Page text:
Monday, September 5, 2011

Arctic closing in on 2007 melting record

Rolf Schuttenheim in Bits of Science: It´s September and we have about two weeks to go till the annual Arctic sea ice minimum. As far as we can tell it´s going to be a close call – with a good chance that this year will beat all previous melting records. That would then have to include the melting record of 16 September 2007, when the Arctic sea ice extent plummeted to 4.28 million square kilometers – 39% below average.

In the Far North there have already been silent melting records this year. In line with record-low sea ice during the autumn of 2010 in March 2011 the annual sea ice maximum turned out to be the lowest ever – and also in May, June and July there was less ice in the Arctic Ocean than ever before, including record year 2007.

At the end of July and in early August the melting slowed down somewhat – and the ice extent for August 2011 was larger than for August 2007. However in recent days the ice graph has kept a steady declining course and with just two weeks to go till the expected minimum, 2007 and 2011 are now in a neck and neck race, as the daily updates of the NSIDC show.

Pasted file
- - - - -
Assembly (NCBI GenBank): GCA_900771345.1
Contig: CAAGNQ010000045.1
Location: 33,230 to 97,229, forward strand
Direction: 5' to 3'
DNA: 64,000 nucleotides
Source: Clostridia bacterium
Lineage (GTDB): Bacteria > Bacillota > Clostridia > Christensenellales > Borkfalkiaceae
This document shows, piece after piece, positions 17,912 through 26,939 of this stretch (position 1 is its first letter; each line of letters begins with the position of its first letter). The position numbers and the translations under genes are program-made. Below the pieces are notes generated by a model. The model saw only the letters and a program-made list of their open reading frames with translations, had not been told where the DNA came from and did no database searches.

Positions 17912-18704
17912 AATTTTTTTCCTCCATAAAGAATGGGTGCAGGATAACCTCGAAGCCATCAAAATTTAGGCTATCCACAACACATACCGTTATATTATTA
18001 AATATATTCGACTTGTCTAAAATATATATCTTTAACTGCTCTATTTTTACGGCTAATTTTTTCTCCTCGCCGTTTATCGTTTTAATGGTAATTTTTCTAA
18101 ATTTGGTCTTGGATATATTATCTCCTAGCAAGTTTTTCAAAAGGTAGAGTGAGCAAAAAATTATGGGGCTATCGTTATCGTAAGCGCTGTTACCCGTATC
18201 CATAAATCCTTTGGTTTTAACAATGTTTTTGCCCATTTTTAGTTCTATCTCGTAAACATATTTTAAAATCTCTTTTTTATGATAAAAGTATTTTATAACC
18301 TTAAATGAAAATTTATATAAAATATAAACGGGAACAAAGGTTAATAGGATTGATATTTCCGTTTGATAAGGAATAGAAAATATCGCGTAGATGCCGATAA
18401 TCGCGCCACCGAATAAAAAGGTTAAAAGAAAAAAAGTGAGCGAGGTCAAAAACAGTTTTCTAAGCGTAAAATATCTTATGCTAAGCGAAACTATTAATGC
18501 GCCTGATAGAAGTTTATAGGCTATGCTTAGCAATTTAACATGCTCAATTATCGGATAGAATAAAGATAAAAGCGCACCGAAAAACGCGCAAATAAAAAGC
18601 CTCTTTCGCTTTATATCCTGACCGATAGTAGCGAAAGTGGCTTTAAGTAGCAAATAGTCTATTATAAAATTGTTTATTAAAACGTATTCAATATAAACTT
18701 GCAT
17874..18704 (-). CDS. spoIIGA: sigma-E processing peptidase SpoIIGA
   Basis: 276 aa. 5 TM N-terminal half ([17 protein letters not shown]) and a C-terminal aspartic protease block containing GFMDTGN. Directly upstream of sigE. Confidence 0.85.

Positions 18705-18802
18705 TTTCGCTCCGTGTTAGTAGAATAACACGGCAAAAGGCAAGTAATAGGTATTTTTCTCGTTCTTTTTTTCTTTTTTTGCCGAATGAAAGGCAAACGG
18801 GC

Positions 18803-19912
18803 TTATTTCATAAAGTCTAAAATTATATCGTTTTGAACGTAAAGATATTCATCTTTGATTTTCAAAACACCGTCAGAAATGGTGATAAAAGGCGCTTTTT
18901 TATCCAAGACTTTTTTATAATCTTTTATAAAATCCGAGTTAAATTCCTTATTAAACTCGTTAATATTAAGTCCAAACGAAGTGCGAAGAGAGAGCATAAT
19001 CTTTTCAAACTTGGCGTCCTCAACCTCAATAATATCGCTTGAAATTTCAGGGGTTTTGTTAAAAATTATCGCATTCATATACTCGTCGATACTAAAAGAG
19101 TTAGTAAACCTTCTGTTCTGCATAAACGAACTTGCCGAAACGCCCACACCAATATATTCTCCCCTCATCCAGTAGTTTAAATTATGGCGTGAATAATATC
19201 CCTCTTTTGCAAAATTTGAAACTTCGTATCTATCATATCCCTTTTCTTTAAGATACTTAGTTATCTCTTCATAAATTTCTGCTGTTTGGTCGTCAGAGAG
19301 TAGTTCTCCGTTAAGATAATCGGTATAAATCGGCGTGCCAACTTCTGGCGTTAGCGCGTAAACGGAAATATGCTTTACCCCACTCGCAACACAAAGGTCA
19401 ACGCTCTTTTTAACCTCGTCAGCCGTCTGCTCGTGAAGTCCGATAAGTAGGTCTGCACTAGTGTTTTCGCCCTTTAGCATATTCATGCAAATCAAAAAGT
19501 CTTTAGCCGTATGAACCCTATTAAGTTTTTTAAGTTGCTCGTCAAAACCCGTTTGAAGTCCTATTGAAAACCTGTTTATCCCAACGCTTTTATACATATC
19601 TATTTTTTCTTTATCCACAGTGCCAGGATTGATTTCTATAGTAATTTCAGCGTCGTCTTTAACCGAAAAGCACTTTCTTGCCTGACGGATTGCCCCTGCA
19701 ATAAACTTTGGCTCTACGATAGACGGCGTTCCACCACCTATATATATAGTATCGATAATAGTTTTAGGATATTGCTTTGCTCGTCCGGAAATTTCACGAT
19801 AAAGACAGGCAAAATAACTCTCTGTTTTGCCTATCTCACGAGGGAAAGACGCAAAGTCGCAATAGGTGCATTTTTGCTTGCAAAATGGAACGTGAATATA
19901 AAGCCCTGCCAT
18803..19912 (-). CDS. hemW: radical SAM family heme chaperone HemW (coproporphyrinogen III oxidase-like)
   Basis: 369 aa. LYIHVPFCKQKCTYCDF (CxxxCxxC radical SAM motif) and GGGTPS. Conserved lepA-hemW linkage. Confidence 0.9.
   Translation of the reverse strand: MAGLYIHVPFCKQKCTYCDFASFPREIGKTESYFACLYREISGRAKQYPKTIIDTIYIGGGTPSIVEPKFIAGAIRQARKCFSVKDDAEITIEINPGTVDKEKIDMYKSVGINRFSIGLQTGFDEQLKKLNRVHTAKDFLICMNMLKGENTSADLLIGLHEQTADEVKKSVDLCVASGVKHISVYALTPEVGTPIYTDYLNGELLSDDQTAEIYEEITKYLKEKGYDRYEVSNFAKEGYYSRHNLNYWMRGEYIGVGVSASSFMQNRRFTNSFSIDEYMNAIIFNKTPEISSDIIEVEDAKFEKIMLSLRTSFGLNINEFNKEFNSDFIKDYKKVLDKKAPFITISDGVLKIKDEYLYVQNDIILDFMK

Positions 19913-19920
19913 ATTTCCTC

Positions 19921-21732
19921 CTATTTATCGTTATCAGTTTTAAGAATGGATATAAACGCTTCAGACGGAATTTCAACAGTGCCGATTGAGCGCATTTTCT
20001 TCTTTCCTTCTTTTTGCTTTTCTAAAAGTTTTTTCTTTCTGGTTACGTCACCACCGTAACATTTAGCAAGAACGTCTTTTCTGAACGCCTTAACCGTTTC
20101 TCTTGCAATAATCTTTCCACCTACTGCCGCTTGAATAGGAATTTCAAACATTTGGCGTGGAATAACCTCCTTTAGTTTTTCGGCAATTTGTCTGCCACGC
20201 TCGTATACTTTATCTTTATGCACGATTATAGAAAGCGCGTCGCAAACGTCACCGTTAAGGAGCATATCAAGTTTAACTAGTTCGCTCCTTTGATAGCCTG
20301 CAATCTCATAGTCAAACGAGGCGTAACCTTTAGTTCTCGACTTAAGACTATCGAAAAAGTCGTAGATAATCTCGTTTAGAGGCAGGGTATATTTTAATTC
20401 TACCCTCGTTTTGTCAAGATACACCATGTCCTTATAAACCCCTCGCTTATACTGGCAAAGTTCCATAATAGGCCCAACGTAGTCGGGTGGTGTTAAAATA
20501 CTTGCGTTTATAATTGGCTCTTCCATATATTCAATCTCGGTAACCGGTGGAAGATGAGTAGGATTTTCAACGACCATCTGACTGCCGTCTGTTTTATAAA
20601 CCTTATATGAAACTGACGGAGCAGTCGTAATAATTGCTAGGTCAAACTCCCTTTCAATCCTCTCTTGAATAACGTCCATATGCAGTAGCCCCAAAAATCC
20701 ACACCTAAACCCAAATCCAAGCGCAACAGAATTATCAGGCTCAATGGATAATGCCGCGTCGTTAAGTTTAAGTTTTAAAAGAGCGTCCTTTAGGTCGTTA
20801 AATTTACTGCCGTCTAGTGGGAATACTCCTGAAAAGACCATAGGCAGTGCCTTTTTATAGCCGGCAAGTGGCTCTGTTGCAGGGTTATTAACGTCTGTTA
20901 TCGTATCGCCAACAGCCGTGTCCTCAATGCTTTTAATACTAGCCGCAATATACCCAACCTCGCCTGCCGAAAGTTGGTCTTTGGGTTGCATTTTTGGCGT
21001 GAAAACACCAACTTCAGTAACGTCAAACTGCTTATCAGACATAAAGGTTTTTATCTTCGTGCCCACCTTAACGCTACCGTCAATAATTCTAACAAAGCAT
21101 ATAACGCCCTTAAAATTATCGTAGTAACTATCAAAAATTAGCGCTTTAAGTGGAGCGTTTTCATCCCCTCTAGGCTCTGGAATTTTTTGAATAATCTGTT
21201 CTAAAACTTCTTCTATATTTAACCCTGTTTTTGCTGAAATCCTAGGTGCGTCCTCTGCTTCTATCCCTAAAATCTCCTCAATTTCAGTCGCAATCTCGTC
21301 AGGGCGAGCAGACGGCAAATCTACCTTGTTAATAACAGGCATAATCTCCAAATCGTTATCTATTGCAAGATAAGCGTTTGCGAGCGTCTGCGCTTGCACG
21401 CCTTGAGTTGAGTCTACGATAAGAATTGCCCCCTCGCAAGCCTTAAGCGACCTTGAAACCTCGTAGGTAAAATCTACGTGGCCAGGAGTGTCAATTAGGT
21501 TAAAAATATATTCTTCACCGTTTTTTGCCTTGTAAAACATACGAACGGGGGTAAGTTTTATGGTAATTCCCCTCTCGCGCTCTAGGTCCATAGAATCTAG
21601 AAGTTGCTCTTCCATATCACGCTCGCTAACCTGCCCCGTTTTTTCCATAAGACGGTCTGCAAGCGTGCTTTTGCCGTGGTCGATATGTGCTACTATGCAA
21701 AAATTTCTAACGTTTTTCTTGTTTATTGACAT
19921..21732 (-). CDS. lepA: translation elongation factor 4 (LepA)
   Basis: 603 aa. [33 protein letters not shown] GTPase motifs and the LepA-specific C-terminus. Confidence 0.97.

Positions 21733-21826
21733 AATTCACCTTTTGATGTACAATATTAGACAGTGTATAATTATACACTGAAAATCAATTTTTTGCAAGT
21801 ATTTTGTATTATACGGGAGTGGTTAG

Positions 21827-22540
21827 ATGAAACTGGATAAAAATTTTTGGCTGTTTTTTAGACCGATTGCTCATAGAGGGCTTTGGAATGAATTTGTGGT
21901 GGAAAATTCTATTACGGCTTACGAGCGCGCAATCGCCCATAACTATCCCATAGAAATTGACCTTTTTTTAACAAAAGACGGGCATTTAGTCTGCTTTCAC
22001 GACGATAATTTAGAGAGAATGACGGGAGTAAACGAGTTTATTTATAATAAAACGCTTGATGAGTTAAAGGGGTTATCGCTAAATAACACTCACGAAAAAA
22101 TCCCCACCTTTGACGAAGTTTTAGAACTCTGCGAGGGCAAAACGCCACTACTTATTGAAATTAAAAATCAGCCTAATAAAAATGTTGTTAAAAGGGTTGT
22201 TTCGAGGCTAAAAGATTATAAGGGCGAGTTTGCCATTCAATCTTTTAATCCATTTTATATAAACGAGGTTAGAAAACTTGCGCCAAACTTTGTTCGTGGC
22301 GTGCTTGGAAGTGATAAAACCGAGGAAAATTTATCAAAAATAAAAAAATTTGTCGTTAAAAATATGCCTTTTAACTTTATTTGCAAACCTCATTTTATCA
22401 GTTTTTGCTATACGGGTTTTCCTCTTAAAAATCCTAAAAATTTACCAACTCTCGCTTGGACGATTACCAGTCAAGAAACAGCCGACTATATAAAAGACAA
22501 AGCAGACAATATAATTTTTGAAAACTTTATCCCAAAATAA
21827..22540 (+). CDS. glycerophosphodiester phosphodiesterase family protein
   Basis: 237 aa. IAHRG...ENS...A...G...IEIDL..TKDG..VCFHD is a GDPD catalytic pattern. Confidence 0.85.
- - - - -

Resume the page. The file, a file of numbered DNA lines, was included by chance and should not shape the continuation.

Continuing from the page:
Much now will depend on the Arctic weather for the rest of the month, which means we can actually consult weather forecasts to get an idea of what might turn out. Normally we can simply look to the North Atlantic Oscillation index, which describes the air pressure differences between the Arctic and lower latitudes. ‘A negative NAO’ implies high pressure over the Arctic and relatively warm air sinking down from adjacent regions, promoting further ice loss.

NOAA in its ensemble forecast expects the NAO index has for the next two weeks about even chances of turning to a negative phase as it has to turn to a positive phase [although perhaps the latter would be slightly favoured]....

Graphic comparing Arctic sea ice extent year by year from the National Snow and Ice Data Center

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